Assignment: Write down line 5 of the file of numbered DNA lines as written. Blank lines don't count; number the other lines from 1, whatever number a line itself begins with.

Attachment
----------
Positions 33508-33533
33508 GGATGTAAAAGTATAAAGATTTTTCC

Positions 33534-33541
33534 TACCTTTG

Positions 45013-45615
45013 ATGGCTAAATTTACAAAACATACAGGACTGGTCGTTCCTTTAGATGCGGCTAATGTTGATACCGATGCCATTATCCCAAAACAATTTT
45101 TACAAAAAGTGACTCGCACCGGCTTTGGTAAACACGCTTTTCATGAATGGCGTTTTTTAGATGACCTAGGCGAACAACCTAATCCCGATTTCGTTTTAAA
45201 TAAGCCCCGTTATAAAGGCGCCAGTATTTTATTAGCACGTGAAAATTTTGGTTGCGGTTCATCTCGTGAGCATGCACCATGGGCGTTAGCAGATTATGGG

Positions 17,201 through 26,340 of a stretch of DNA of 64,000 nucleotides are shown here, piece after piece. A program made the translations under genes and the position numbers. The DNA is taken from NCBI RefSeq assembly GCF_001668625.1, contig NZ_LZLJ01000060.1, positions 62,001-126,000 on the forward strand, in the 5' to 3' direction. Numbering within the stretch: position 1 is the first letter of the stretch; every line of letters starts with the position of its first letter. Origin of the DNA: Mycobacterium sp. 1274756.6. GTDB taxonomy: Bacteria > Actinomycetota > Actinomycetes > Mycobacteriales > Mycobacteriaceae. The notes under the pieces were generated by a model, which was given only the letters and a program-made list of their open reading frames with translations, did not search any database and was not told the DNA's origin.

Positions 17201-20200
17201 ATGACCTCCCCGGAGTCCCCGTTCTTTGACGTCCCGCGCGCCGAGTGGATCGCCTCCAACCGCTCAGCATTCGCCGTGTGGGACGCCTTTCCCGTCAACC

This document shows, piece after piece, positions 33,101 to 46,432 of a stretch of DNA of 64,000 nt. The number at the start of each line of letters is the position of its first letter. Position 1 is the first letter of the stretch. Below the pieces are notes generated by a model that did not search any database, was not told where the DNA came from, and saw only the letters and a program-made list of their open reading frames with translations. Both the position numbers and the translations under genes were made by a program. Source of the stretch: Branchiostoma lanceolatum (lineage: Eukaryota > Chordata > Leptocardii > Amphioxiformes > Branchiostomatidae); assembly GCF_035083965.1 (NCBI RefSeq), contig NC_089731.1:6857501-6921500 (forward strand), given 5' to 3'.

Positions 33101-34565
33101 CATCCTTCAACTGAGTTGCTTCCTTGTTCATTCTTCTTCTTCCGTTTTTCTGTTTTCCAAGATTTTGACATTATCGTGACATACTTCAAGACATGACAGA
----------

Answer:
Positions 45013-45615